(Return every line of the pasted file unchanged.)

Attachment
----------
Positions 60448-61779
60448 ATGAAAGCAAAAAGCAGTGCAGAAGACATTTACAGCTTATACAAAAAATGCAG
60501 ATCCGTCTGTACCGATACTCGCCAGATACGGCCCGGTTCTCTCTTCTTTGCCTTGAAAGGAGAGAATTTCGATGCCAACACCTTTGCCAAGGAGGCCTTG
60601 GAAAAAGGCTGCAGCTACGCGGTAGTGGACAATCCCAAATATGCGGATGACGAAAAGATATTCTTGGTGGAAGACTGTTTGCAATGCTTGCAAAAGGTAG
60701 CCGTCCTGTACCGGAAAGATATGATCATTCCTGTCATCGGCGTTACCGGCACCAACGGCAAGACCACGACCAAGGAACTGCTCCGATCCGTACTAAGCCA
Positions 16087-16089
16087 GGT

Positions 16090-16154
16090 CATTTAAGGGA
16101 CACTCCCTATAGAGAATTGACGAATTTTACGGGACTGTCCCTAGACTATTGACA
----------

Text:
Positions 60448-61779
60448 ATGAAAGCAAAAAGCAGTGCAGAAGACATTTACAGCTTATACAAAAAATGCAG
60501 ATCCGTCTGTACCGATACTCGCCAGATACGGCCCGGTTCTCTCTTCTTTGCCTTGAAAGGAGAGAATTTCGATGCCAACACCTTTGCCAAGGAGGCCTTG
60601 GAAAAAGGCTGCAGCTACGCGGTAGTGGACAATCCCAAATATGCGGATGACGAAAAGATATTCTTGGTGGAAGACTGTTTGCAATGCTTGCAAAAGGTAG
60701 CCGTCCTGTACCGGAAAGATATGATCATTCCTGTCATCGGCGTTACCGGCACCAACGGCAAGACCACGACCAAGGAACTGCTCCGATCCGTACTAAGCCA
Positions 16087-16089
16087 GGT

Positions 16090-16154
16090 CATTTAAGGGA
16101 CACTCCCTATAGAGAATTGACGAATTTTACGGGACTGTCCCTAGACTATTGACA